LatAm Daily Briefing: Buenos Aires Tightens Lockdown; Mexico City Police Chief Survives Ambush; Peru to Pay Electricity Subsidy

26 June: Find out what's been happening in Latin America with our latest news update.

26 June: Find out what's been happening in Latin America with our latest news update.


Argentina’s capital Buenos Aires will extend and tighten a lockdown in the city and its metropolitan area following a sharp rise in Covid-19 cases, President Alberto Fernández said on Friday. Overall cases in the country have risen five-fold since late May, hitting over 50,000 on Thursday when there were 2,606 new confirmed daily cases. The death toll currently stands at over 1,150. Fernández said restrictions on movement in Buenos Aires that had previously eased would be tightened again next week due to the rise in infections. Lockdown measures were initially imposed on March 20th and has been extended until June 28th, but Fernández said the new measures in Buenos Aires would last until July 17th.

The Brazilian city of São Paulo has passed the peak of the Covid-19 epidemic, according to Municipal Health Secretary Edson Aparecido, with the number of hospitalization requests having fallen, he was quoted by local radio as saying. The city’s Mayor Bruno Covas announced on Friday that bars and restaurants would reopen from Monday June 29th, as the city moves from ‘red’ to ‘yellow’ alert, local media reported. The country’s death toll from the virus currently stands at 55,304, with more than 1.24 million confirmed cases. President Jair Bolsonaro, who was so far shown a blasé attitude toward the virus and on more than one occasion called for the economy to reopen, and was this week called on by the supreme to start wearing a mask, court  said on Thursday that he believes he has already had Covid-19, despite having tested negative multiple times.

The value of Chile’s fresh fruit exports fell by 17% to the end of May, totaling $2.98 billion, while the volume of exports fell by 8% over the same five-month period in comparison with the same period last year, according to the country’s statistics agency Odepa. Grapes accounted for one-third of export volumes during the period, totaling $917 million, which was a 25% drop on the same period last year, while the export volume of cherries, the country’s second-largest fruit export, fell by 15% to $867 million, despite a 6% rise in export volumes. Chile’s fresh fruit exports totaled 1.5 million tons to the end of May. The country also saw a decline in value of its salmon exports, which dropped by 13% to May.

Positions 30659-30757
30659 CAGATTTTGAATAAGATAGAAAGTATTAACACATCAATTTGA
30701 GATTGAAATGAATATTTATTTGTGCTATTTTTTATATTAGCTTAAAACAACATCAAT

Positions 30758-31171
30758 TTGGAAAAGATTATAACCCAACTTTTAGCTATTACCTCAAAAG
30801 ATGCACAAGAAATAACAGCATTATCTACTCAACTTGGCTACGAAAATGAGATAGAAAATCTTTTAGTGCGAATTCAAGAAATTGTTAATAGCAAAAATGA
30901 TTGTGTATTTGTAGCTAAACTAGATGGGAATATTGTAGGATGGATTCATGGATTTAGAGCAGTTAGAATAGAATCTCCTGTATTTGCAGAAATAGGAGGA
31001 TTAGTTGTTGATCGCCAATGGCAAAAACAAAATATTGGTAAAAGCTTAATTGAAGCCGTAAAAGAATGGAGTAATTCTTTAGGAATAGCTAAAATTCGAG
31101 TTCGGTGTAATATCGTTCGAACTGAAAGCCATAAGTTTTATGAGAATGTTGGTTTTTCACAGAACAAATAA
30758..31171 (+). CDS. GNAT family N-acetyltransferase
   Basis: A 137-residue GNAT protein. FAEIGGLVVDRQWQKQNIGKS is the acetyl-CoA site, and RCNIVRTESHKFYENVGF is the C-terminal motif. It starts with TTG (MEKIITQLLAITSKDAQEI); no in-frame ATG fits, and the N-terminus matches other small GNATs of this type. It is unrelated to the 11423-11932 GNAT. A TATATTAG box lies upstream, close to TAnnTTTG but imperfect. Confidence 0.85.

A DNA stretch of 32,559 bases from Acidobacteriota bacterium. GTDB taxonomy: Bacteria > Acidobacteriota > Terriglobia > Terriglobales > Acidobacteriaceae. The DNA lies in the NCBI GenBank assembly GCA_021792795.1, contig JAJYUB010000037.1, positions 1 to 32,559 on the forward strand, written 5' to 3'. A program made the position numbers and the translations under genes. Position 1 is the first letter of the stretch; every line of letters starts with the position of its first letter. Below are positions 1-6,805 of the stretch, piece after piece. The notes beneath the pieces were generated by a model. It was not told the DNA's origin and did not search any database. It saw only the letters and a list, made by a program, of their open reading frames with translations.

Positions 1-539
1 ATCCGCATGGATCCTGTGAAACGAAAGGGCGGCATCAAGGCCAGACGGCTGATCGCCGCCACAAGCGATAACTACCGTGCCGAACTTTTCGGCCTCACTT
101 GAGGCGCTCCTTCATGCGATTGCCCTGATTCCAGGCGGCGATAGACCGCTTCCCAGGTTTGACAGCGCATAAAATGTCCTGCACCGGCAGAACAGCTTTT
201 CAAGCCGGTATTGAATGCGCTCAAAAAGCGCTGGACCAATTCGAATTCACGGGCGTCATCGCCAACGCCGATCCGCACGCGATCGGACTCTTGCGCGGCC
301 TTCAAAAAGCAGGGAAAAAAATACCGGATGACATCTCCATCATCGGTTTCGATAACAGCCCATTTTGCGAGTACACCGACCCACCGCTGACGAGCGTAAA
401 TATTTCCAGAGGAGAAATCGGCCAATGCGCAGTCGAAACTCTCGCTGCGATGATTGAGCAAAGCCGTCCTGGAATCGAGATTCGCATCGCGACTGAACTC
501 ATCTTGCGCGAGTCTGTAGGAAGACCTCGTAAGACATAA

Colombia’s President Iván Duque has appointed a new energy minister, Diego Mesa Puyo, who replaces María Fernanda Suárez, who resigned earlier this week due to personal and family reasons. Mesa had been Suárez’s vice minister since 2018, and is an economist specializing in energy policy, having worked at the IMF and PriceWaterhouseCooper. Mesa will continue the government’s policy of clean energy transition initiated by Suárez, which has seen Colombia add 1.5GW of renewable energy capacity to its grid, according to S&P Global. "His two years accompanying minister Maria Fernanda Suarez allow for continuity of the very important agenda that we have drawn up," President Duque said.

Mexico City’s police chief Omar García Harfuch has survived an assassination attempt when his vehicle was attacked by armed gunman as he traveled to work in the city on Friday morning. Three people were killed in the attack, two of them García’s bodyguards, as well as a female passerby who was on her way to work. García was injured by gunfire and is reportedly in a stable condition in hospital. He has blamed the attack on the Jalisco Nueva Generación drug cartel. Twelve people were detained at the scene, according to media reports. The attack is the latest in what has been a bloody week, even by Mexican standards, with 15 people killed in a massacre in the southern state of Oaxaca, allegedly the result of a conflict among townspeople, and 16 deaths in a gun battle allegedly between rival drug gangs in the northwestern state of Sinaloa.

Peru’s Women’s Minister Gloria Montenegro has announced the payment of a subsidy to cover electricity bills from March to date, and which is expected to benefit some 24 million people. The backdated payments are intended to cover consumers’ higher-than-usual utility bills due to them being quarantined at home since March as a result of the Covid-19 pandemic. Montenegro posted on Twitter that the subsidy will total S/160 ($45) per household to cover electricity costs, and which will cost the government S/800 million ($226.6 million). Peru’s lockdown was imposed on March 16th and is currently scheduled to run until June 30th, making it one of the world’s longest. The death toll from the virus in the country is the second-highest in South America after Brazil, and currently stands at 8,939.

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